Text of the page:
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A RUNDOWN OF THE RHODE ISLAND SUPREME COURT’S RECENTLY COMPLETED 2021-2022 TERM

- APPEAL CASES THAT PREVAILED

- CHARACTERIZATION OF DISPUTES

- CASES OF LEGAL SIGNIFICANCE


A RUNDOWN OF THE RHODE ISLAND SUPREME COURT’S RECENTLY COMPLETED 2021-2022 TERM

In the Rhode Island Supreme Court’s 2021-2022 Term (running from October 2021 through July 2022), the State’s highest court issued 87 published decisions, making a determination in 83 of them (in four cases, the Court rendered no determination).

Nine of the 87 decisions were rendered as unsigned “Orders,” the remaining 78 decisions being signed opinions by one of the Court’s five justices (15 by Justice Robinson, 15 by Justice Lynch-Prata, 16 by Justice Goldberg, 15 by Justice Long, and 17 by Chief Justice Suttell).

78 of the Court’s 87 published decisions were before the court on as-of-right appeal, 9 pursuant to the Court’s discretionary (certiorari) review.

Of the 83 cases in which the court made some determination of the matter before it, it decided the case in favor of one party/parties or the other(s) in all but one case (in which the court answered a question certified to it by a federal court).

74 of those 83 cases were decided unanimously (though, in two of those decisions, a member of the court reasoned differently than the majority), nine over the dissent of one or more justices, with Justice Robinson dissenting in the majority (5) of the 9 dissents.

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APPEAL CASES THAT PREVAILED

Of those 82 adversarial cases, the court decided in favor of the appealing/petitioning party in 17 cases, or approximately 21 percent, such that the winning party in the trial court below (the defending party on appeal) prevailed in 65, or approximately 79 percent, of the cases. This might indicate that a party bringing an appeal in the Rhode Island Supreme Court has about a one in five chance of prevailing.

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CHARACTERIZATION OF DISPUTES

Dissecting the nature of the controversies that underlie the Court’s 87 published decisions (and recognizing, of course, that some cases may be characterized in a number of different ways):

  • 21 involved criminal/criminal-related matters
  • 10 involved disputes between municipal/state employees and their governmental employers
  • 10 involved family court matters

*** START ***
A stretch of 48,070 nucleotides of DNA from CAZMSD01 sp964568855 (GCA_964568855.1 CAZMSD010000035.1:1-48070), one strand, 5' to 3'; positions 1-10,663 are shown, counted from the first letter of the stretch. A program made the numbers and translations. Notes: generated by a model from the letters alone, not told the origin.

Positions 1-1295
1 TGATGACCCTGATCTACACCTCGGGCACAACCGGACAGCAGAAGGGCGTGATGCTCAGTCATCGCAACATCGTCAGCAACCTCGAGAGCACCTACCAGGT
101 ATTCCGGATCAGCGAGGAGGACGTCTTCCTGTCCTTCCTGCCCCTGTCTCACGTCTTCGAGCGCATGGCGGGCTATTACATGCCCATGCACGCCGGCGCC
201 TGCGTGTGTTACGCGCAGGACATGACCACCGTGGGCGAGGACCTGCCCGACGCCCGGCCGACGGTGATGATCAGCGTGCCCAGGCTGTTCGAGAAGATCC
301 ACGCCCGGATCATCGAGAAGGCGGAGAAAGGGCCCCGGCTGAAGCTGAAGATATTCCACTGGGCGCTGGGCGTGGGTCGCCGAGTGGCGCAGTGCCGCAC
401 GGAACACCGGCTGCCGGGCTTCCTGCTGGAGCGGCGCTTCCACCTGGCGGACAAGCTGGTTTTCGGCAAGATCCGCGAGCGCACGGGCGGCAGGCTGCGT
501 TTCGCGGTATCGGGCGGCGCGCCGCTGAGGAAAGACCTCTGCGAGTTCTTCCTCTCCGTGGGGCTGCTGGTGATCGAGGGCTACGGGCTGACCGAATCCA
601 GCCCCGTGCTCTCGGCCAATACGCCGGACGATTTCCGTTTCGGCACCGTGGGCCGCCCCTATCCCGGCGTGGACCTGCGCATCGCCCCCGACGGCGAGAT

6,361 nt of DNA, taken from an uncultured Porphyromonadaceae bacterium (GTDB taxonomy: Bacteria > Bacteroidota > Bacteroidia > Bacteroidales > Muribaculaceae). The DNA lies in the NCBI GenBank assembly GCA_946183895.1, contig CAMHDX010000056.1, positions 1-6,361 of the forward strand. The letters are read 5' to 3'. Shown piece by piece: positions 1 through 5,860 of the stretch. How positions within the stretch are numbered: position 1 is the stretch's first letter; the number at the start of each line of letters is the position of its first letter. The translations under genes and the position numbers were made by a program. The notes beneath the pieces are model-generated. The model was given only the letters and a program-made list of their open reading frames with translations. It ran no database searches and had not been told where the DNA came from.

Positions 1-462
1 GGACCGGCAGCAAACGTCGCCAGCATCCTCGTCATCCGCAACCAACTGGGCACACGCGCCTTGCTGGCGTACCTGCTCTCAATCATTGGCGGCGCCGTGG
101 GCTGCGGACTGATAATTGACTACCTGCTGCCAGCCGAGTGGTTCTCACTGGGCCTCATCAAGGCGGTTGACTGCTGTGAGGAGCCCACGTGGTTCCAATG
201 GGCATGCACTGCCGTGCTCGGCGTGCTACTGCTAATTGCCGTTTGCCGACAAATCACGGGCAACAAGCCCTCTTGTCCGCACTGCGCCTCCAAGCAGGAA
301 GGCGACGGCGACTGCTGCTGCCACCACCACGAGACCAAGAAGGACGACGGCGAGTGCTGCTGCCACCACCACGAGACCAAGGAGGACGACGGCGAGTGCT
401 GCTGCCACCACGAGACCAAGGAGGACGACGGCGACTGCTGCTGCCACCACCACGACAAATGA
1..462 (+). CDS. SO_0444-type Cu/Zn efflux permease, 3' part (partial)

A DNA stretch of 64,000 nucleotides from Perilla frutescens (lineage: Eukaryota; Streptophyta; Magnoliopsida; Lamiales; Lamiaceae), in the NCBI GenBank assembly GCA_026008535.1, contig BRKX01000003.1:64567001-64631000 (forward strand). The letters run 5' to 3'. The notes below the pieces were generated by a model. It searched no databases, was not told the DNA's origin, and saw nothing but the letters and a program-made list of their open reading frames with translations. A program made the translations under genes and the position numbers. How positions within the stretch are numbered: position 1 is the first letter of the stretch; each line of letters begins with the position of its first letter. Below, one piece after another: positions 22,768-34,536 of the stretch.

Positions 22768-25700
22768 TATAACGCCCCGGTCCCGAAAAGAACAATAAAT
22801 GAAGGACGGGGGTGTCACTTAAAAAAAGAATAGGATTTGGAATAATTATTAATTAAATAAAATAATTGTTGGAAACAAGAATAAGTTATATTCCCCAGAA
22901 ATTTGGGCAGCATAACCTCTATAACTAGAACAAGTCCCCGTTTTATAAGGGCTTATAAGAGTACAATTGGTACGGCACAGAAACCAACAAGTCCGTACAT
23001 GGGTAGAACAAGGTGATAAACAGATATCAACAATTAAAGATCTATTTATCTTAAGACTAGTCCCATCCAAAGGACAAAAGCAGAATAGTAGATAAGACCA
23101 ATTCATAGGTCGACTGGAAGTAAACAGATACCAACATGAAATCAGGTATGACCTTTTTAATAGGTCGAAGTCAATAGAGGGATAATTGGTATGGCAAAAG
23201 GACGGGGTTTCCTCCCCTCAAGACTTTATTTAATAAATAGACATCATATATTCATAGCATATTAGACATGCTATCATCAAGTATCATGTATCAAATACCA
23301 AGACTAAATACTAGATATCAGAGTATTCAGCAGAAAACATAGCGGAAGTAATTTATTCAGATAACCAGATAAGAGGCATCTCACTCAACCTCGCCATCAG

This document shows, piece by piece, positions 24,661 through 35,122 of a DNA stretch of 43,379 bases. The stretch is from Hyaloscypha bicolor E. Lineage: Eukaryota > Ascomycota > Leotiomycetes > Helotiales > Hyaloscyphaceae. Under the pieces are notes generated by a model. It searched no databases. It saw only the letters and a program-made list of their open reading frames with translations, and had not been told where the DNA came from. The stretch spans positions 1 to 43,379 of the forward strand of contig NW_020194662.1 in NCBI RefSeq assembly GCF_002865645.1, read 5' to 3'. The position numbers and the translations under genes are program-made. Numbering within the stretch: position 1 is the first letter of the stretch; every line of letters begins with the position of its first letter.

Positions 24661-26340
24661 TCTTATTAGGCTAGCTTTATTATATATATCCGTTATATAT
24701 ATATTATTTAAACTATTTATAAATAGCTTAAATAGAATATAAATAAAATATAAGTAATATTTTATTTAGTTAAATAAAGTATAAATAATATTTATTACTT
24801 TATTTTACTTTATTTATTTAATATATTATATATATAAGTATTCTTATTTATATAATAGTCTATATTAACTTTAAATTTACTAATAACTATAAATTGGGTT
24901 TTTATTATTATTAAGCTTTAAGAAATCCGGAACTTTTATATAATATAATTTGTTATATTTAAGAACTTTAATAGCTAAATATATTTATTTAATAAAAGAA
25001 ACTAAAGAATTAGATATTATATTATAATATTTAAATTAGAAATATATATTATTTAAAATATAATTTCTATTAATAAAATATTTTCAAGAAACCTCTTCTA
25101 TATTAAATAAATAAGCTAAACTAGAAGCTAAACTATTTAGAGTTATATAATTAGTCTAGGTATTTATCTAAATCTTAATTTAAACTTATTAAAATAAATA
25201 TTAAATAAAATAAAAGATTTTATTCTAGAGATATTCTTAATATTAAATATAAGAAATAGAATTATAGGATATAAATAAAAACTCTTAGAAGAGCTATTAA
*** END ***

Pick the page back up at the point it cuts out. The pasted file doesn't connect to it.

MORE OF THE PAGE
• 8 involved property disputes
  • 9 involved personal injury matters
  • 5 involved land use/zoning disputes
  • 5 involved claims made by an insured against their insurers
  • 4 involved will/probate matters
  • 3 involved tax disputes
  • 3 involved disputes between businesses
  • 2 involved disputes arising from a claim of unlawful discrimination
  • 7 involved an assortment of other discrete disputes

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CASES OF LEGAL SIGNIFICANCE

Six decisions, because of their legal significance, warrant specific mention:

  1. In Smile of the Child v. Est. of Papadopouli, 272 A.3d 99 (R.I. 2022), a case originating out of the Middletown Probate Court, the Court had to decide a true conflict between Greek law, prohibiting the use of estate assets for purpose of financing a challenge to a will, and Rhode Island law, allowing award of costs and attorney fees to be paid out of the estate.

  2. In Phillips v. Enter. Rent-A-Car Co. of Rhode Island, LLC, 273 A.3d 609, 615 (R.I. 2022), the Court had to apply the “going and coming rule” – which operates “to deny compensation when injury occurs while the employee is traveling to or from the workplace” – to a tragic case in which an employee had died in a fatal motor vehicle accident while crossing the street from the employer’s facility to a leased employee parking lot.

  3. In Ho-Rath v. Corning Inc., 275 A.3d 100, 108 (R.I. 2022), the Court determined, in an issue of Rhode Island first impression, that “there is no duty owed to a child born with physical defects who alleges that, because of negligence, his or her parents either (1) decided to conceive the child in ignorance of the risk of impairment, or (2) were deprived of information that would have caused them to terminate the pregnancy.”

  4. In Martins v. Bridgestone Americas Tire Operations, LLC, 266 A.3d 753 (R.I. 2022), a case in which the driver’s estate brought a wrongful death action against manufacturers and designers of allegedly defective tires on a rotator truck that the driver was operating, the Court made significant legal pronouncements relative to the types of contacts between a nonresident defendant and the forum state which can support the exercise of personal jurisdiction.

  5. In Zab v. Rhode Island Dep't of Corr., 269 A.3d 741 (R.I. 2022), the Court, over the dissent of Justice Goldberg, determined, as a matter of first impression, that the State’s civil death statute – treating inmates imprisoned for life as dead with respect to all civil rights – violated the State’s constitutional right of access to court.

  6. In Johnston Equities Assocs., LP v. Town of Johnston, No. 2020-150-APPEAL., 2022 WL 2378319 (R.I. July 1, 2022), the Court made important contributions to “public duty doctrine law,” in determining that, for purposes of the statutory cap on damages in a tort action against a municipality, the design and construction of a municipal sewer system is a “governmental function,” as opposed to the actions and maintenance that come after the sewer is completed, including the operation of a sewer system, which are “proprietary functions.”

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